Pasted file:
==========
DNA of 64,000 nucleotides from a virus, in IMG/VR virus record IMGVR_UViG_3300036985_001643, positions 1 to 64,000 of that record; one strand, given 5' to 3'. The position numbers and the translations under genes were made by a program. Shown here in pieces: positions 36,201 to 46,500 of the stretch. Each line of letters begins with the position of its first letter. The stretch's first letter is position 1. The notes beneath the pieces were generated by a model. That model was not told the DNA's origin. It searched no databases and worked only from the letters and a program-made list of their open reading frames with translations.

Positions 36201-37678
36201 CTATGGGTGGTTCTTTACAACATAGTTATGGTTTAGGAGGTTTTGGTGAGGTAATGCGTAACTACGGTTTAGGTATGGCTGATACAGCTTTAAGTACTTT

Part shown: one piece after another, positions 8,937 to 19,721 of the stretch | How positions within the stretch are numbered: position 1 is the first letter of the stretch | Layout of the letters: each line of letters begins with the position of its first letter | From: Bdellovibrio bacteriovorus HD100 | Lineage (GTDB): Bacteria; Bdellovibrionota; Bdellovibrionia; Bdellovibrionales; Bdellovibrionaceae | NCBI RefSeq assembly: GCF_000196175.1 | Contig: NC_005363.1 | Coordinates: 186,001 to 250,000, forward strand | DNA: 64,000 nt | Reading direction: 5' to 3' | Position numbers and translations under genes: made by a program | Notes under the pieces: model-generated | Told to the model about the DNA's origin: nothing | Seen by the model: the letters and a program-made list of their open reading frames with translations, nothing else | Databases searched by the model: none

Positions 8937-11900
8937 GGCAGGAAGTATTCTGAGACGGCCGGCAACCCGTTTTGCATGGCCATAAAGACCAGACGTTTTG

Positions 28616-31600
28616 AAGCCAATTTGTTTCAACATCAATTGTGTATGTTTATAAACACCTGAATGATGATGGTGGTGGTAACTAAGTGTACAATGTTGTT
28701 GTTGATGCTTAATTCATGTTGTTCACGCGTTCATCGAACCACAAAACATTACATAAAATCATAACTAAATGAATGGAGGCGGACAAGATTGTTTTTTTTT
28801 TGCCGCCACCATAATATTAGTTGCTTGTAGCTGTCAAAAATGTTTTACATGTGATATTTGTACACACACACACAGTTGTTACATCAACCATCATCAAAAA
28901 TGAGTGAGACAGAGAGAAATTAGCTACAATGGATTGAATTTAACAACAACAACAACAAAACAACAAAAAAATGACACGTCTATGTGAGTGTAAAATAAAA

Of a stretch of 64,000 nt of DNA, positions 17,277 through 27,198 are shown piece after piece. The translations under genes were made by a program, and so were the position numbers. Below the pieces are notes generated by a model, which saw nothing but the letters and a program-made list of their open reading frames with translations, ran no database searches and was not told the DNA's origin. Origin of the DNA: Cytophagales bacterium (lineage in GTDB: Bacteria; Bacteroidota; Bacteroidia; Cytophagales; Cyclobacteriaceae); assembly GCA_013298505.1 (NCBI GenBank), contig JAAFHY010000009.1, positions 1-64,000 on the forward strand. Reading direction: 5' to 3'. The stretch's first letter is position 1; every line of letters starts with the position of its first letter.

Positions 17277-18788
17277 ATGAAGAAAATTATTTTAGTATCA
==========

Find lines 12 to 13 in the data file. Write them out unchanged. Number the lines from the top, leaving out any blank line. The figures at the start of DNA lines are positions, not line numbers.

Of a stretch of 64,000 nt of DNA, positions 17,277 through 27,198 are shown piece after piece. The translations under genes were made by a program, and so were the position numbers. Below the pieces are notes generated by a model, which saw nothing but the letters and a program-made list of their open reading frames with translations, ran no database searches and was not told the DNA's origin. Origin of the DNA: Cytophagales bacterium (lineage in GTDB: Bacteria; Bacteroidota; Bacteroidia; Cytophagales; Cyclobacteriaceae); assembly GCA_013298505.1 (NCBI GenBank), contig JAAFHY010000009.1, positions 1-64,000 on the forward strand. Reading direction: 5' to 3'. The stretch's first letter is position 1; every line of letters starts with the position of its first letter.

Positions 17277-18788